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Writing for an Audience: Intention or Coincidence
When writing any piece of literature, especially a novel, you have to consider who is going to read it. Most of the time you may have a general idea of the target audience you want to reach with your work - children, young adults, etc. At other times, you may be unsure of just who your work is going to appeal to. Before you go branding yourself as an author of stories for a certain age group, you must first consider who you are as the writer.
Before you choose an audience, you must first recognize certain traits within yourself. As you write, you are also the first person who reads what you have written. If you like it, what does that say about you or the people who also would like it? If there is a distinct difference between what you write and the interests of the people you are trying to reach, you may have to make changes to one or the other. However, before you decide that drastic changes need to be made on your end, remember to evaluate yourself fairly. Certain styles or tones that you feel comfortable using may not appeal to the people in your target audience, but that does not necessarily mean that you're the one who has to change. Once you are comfortable inside your own skin and writing in your own way, let the chips fall where they may in attracting readers of certain calibers.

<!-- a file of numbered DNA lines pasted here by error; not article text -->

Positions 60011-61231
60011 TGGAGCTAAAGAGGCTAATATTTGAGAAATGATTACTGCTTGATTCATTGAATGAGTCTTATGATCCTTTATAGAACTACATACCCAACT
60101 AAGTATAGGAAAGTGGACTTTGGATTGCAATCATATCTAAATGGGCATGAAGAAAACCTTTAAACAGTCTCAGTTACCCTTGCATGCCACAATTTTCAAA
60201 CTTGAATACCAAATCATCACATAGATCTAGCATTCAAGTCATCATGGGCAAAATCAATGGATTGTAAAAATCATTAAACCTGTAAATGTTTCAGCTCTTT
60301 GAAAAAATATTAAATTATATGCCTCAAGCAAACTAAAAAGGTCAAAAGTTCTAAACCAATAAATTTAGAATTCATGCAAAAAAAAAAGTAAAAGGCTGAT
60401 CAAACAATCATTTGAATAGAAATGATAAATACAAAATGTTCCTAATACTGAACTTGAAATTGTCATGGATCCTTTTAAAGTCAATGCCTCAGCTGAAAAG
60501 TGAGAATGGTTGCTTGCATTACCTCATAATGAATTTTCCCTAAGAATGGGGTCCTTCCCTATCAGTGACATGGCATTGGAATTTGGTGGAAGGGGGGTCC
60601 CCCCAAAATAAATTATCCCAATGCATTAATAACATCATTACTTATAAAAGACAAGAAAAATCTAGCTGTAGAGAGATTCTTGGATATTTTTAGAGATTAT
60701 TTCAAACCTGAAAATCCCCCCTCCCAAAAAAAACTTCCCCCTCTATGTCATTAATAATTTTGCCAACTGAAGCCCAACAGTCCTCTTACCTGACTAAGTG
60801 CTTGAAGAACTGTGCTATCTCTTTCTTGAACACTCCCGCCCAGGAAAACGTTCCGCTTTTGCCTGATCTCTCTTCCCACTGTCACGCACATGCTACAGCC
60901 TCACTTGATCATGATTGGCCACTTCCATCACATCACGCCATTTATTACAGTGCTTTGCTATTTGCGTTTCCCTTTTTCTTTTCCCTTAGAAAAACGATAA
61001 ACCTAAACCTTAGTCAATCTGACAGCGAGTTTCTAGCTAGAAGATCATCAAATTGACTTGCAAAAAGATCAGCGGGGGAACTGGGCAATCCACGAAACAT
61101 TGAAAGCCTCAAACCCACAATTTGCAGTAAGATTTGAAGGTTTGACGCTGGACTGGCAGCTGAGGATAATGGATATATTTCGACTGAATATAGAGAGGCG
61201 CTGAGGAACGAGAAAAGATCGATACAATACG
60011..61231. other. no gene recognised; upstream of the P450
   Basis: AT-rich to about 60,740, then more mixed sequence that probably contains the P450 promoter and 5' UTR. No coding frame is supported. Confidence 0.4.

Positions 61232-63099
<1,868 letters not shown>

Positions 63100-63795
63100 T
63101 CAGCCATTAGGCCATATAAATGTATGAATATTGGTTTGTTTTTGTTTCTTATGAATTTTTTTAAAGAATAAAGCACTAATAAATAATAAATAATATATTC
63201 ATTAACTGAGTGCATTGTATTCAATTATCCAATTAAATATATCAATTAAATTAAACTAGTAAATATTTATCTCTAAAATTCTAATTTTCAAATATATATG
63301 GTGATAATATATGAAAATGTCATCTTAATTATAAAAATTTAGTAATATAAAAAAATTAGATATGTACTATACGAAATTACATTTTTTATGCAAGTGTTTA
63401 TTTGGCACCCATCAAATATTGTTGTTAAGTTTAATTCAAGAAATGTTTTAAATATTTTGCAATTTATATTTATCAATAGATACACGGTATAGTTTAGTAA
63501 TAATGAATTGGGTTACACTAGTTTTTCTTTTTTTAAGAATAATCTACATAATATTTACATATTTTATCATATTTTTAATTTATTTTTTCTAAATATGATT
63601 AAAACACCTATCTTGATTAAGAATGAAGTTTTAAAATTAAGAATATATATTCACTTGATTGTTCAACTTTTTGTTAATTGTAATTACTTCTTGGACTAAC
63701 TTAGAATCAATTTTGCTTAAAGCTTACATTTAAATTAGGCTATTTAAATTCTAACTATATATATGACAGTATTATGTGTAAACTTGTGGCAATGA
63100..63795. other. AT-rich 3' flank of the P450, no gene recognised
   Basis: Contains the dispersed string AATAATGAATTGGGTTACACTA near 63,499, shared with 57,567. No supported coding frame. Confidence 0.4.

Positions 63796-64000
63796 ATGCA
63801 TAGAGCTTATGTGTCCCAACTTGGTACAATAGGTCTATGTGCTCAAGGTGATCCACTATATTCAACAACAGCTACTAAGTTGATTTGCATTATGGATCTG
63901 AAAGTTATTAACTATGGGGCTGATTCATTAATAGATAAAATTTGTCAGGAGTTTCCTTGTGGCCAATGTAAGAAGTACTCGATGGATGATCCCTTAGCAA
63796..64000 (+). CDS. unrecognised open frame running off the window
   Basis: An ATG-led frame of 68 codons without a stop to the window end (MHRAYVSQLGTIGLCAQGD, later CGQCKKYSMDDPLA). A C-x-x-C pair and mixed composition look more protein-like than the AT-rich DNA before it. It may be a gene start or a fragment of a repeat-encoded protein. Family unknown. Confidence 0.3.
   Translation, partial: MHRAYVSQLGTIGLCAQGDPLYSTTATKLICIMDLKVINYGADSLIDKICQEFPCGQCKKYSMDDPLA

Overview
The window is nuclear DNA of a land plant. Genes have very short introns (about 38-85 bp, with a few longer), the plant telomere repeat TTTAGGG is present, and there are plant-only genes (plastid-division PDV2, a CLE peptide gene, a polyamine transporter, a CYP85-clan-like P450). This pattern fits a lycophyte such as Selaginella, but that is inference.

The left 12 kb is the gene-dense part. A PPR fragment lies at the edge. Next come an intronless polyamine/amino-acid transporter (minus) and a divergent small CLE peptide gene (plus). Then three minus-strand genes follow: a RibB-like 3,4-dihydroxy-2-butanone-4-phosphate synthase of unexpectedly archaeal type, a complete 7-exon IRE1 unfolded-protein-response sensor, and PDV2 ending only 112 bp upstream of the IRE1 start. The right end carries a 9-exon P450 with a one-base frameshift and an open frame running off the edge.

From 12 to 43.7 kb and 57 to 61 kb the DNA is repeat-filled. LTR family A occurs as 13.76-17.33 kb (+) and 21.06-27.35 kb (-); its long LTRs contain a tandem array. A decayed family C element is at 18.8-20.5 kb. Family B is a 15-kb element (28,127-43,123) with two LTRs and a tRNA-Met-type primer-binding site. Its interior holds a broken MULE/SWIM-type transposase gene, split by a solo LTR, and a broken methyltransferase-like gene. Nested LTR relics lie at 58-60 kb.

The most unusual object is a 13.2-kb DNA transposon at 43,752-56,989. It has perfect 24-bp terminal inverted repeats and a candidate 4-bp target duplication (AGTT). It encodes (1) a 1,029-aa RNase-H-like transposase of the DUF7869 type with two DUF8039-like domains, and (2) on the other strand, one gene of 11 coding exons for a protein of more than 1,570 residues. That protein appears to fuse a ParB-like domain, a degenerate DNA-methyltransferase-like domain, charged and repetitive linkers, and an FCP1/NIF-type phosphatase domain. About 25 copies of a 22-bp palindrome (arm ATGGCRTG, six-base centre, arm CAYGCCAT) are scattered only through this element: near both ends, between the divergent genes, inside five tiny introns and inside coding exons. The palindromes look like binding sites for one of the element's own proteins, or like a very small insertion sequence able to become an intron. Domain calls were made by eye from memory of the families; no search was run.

If you're just starting out, pass your drafts around within your social circle to see if your story catches on and with whom. Online forums these days are probably going to be the venue for that, but there is also something to be said for personally handing out physical copies of your rough drafts to real people who can give you honest feedback. Joining a writing seminar at your local library may be useful as well. The instructor and other members of the group can help you with this and other issues you may be having with your writing. Professional writers usually leave branding up to their agents or publisher (though having some idea of your target audience may be useful in choosing a publisher in the first place). The marketing department of publishing companies usually know what they are doing in terms of helping you reach your target audience or matching your material with an appropriate audience.
Keep in mind that books can reach across many divides like age and sub-culture. The Harry Potter books may be filed under children's literature, but people of all ages read them. The "jock" and the "nerd" may also find they share common interests in books that they read. You can try and aim at one or another, but the truth of the matter is that your "imagined" audience is never going to exactly match up to your real audience in the end.